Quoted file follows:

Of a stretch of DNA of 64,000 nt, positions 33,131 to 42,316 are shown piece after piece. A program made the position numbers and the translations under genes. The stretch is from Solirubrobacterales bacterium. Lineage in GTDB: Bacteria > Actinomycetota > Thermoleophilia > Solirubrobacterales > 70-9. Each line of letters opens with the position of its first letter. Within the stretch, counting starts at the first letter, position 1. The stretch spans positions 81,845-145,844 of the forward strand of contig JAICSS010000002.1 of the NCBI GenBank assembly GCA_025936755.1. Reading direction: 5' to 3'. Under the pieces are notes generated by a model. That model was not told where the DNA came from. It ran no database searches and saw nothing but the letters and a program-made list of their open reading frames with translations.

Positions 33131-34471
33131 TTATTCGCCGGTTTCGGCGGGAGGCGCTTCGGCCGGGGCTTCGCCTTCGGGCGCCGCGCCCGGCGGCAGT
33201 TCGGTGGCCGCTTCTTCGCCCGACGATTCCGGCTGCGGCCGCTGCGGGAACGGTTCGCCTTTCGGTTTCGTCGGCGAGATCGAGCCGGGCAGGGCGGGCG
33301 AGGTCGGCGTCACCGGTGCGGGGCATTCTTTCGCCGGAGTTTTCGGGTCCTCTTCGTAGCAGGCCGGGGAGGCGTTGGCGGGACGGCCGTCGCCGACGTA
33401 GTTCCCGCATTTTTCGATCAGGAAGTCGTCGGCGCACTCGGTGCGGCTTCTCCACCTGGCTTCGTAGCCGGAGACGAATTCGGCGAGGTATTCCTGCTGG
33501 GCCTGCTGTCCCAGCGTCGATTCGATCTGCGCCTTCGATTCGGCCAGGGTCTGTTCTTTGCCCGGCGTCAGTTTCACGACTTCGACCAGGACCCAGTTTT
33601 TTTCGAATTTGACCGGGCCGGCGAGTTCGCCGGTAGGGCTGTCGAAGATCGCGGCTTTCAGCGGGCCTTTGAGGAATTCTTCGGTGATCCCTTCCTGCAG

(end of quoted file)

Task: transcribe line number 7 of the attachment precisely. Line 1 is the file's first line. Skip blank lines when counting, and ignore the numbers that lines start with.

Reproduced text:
33501 GCCTGCTGTCCCAGCGTCGATTCGATCTGCGCCTTCGATTCGGCCAGGGTCTGTTCTTTGCCCGGCGTCAGTTTCACGACTTCGACCAGGACCCAGTTTT